The increased adoption of digital signatures should not come as a surprise: many businesses are trying to digitalise their everyday processes, and digital signatures are both reliable and secure due to several features, and are increasingly easy to use.
What are digital signatures?
The term “digital signature” is often used interchangeably with that of “electronic signature”, but they are not the same.
Typical electronic signatures can use a variety of methods for authenticating signers — e-mail addresses, corporate IDs, or phone verification — but digital signatures use one specific method: a certificate-based digital ID.
“Looking at the actual process, to sign a document with a certificate-based digital signature, the user must obtain a digital ID (typically issued by a trusted third-party certificate authority) or create a self-signed digital ID,” explains Mark Greenway, Director of Digital Media, Mobile & Document Cloud EMEA at Adobe.
“This digital ID contains a private key and a certificate with a public key. The private key is used to create the certificate-based signature. The certificate is a credential that is automatically applied to the signed document.”
“When applying a certificate-based digital signature, Adobe’s Acrobat software for example uses a ‘hashing algorithm’ to generate a message digest, which it encrypts using your private key. Acrobat then embeds the encrypted message digest in the PDF, certificate details, signature image, and a version of the document when it was signed,” he further notes. “This means that any changes to a document can be easily viewed, and the data itself is encrypted and is useless if stolen.”
The great thing about a digital signature on a document is that nobody can change or edit the file without destroying the validity of the signature.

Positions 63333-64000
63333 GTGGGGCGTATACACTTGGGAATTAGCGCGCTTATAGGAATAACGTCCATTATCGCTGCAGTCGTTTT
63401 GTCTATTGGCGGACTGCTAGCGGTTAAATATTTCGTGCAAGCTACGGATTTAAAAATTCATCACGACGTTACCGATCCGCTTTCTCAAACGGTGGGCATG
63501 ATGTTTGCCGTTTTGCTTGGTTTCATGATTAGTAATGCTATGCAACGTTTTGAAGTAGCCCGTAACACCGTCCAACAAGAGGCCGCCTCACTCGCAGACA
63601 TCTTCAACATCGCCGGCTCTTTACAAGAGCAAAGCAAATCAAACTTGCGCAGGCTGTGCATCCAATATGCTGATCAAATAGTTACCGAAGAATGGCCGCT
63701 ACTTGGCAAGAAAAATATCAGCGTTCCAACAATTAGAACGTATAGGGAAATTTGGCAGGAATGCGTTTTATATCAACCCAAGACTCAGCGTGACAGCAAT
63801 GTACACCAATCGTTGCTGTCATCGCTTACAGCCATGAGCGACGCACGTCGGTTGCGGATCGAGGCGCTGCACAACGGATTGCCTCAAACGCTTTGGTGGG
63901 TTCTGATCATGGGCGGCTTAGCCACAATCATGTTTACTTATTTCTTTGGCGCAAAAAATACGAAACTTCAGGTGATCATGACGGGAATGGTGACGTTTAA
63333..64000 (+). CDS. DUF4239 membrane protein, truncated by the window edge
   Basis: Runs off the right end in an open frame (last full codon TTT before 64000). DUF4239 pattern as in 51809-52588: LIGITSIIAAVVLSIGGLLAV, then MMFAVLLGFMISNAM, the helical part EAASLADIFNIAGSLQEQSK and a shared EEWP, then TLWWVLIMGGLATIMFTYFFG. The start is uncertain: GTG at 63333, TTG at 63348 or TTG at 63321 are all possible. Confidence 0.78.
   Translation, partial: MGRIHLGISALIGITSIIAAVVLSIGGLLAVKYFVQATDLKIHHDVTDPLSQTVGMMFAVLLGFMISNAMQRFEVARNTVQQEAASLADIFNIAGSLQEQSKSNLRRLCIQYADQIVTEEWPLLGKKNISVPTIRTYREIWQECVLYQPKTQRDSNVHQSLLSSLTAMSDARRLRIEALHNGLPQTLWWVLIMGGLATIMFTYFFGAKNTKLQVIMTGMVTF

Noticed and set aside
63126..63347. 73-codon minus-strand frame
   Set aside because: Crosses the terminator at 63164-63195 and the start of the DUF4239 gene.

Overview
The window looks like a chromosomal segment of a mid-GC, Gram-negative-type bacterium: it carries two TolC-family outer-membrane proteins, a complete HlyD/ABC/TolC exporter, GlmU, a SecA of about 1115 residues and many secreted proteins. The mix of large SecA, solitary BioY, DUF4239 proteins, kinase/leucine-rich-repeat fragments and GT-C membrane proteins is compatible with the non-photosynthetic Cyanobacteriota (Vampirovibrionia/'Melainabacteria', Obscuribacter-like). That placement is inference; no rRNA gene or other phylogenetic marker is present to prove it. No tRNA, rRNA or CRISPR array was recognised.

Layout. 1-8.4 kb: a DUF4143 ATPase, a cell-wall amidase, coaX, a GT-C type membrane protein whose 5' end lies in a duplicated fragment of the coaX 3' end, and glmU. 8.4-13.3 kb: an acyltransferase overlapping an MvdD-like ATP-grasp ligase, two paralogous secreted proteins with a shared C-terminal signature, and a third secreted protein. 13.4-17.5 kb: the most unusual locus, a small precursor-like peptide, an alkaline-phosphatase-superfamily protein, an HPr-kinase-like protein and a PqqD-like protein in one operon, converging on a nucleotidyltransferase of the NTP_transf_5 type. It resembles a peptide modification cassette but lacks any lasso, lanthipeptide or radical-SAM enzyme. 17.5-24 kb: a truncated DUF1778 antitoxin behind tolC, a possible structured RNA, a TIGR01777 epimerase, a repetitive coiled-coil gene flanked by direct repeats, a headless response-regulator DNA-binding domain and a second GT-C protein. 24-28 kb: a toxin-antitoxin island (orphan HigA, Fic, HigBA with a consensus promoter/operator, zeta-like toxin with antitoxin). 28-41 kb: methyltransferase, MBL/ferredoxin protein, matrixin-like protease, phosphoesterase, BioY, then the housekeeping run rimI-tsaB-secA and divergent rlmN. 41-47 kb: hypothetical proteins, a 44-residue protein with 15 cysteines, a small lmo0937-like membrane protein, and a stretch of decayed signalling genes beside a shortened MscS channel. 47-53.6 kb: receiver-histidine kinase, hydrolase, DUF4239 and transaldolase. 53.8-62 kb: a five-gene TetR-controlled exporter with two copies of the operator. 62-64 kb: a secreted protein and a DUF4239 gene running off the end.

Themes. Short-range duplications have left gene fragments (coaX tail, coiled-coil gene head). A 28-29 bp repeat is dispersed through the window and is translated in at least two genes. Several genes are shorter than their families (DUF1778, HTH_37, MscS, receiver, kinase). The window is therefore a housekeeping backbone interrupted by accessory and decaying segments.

Using digital signatures is getting easier by the day
Adopting digital signatures is surprisingly simple. Adobe Sign, the company’s e-sign solution, is integrated into enterprise systems such as Microsoft SharePoint or Salesforce.
These integrations make it easy to request signatures from others, track progress, and archive documents securely, without ever leaving the original application. There is no great learning curve, and no changes in the organization are required.
The company chose to use a vendor independent, open standard API specification for signing documents using ‘remote’ or cloud-based digital signatures in its new cloud signature offering in Adobe Sign.
The standard, developed by the Cloud Signature Consortium in June 2016 and released for public comment, came to life shortly before the EU’s regulation on electronic identification (eIDAS) became legally binding.
The regulation provides a common legal framework for understanding and categorizing e-signature processes. It makes it easier for citizens and businesses within EU member states to understand the uses of e-signatures, and gives e-transactions and other e-signed documents the same legal status as those that are paper-based.
“Thanks to the security and encryption in place on digitally signed documents through this common standard, businesses can alleviate their concerns around adopting them. The business benefits are extensive, such as offering cross-border document authentication, instant verification of transactions and multi-tiered authentications – all essential to businesses operating more productively, in an increasingly digital and mobile environment,” Greenway explains the benefits.
The Cloud Signature Consortium, of which Adobe is a member, is planning more things in 2017, including some new work on validation and automated ID enrolment process.
“We also expect that among ourselves many of the members will help create solutions that enable our customers to take advantage of the standard in their every day document processes,” he added.